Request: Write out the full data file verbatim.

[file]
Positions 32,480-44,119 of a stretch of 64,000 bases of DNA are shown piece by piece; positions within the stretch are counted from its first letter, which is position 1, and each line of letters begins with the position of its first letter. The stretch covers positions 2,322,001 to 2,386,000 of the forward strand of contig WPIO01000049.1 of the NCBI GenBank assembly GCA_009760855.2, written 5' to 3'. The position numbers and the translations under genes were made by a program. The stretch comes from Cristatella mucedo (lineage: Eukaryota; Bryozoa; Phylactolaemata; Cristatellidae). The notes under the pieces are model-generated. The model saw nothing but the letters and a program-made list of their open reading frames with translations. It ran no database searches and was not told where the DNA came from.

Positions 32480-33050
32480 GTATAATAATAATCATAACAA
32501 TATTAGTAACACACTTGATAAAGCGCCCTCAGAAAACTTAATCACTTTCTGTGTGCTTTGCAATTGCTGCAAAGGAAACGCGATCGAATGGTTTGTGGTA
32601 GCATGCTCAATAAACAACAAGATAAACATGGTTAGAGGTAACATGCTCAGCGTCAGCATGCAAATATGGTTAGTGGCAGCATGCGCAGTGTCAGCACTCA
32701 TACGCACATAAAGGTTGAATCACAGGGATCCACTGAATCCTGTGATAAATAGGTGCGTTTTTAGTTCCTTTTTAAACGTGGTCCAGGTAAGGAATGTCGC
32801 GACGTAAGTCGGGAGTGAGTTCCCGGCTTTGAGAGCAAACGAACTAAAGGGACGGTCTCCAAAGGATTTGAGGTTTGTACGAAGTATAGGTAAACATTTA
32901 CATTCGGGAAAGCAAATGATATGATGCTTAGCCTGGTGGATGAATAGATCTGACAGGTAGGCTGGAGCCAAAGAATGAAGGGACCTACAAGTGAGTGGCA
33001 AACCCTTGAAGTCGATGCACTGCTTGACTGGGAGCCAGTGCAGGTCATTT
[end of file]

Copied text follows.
Positions 32,480-44,119 of a stretch of 64,000 bases of DNA are shown piece by piece; positions within the stretch are counted from its first letter, which is position 1, and each line of letters begins with the position of its first letter. The stretch covers positions 2,322,001 to 2,386,000 of the forward strand of contig WPIO01000049.1 of the NCBI GenBank assembly GCA_009760855.2, written 5' to 3'. The position numbers and the translations under genes were made by a program. The stretch comes from Cristatella mucedo (lineage: Eukaryota; Bryozoa; Phylactolaemata; Cristatellidae). The notes under the pieces are model-generated. The model saw nothing but the letters and a program-made list of their open reading frames with translations. It ran no database searches and was not told where the DNA came from.

Positions 32480-33050
32480 GTATAATAATAATCATAACAA
32501 TATTAGTAACACACTTGATAAAGCGCCCTCAGAAAACTTAATCACTTTCTGTGTGCTTTGCAATTGCTGCAAAGGAAACGCGATCGAATGGTTTGTGGTA
32601 GCATGCTCAATAAACAACAAGATAAACATGGTTAGAGGTAACATGCTCAGCGTCAGCATGCAAATATGGTTAGTGGCAGCATGCGCAGTGTCAGCACTCA
32701 TACGCACATAAAGGTTGAATCACAGGGATCCACTGAATCCTGTGATAAATAGGTGCGTTTTTAGTTCCTTTTTAAACGTGGTCCAGGTAAGGAATGTCGC
32801 GACGTAAGTCGGGAGTGAGTTCCCGGCTTTGAGAGCAAACGAACTAAAGGGACGGTCTCCAAAGGATTTGAGGTTTGTACGAAGTATAGGTAAACATTTA
32901 CATTCGGGAAAGCAAATGATATGATGCTTAGCCTGGTGGATGAATAGATCTGACAGGTAGGCTGGAGCCAAAGAATGAAGGGACCTACAAGTGAGTGGCA
33001 AACCCTTGAAGTCGATGCACTGCTTGACTGGGAGCCAGTGCAGGTCATTT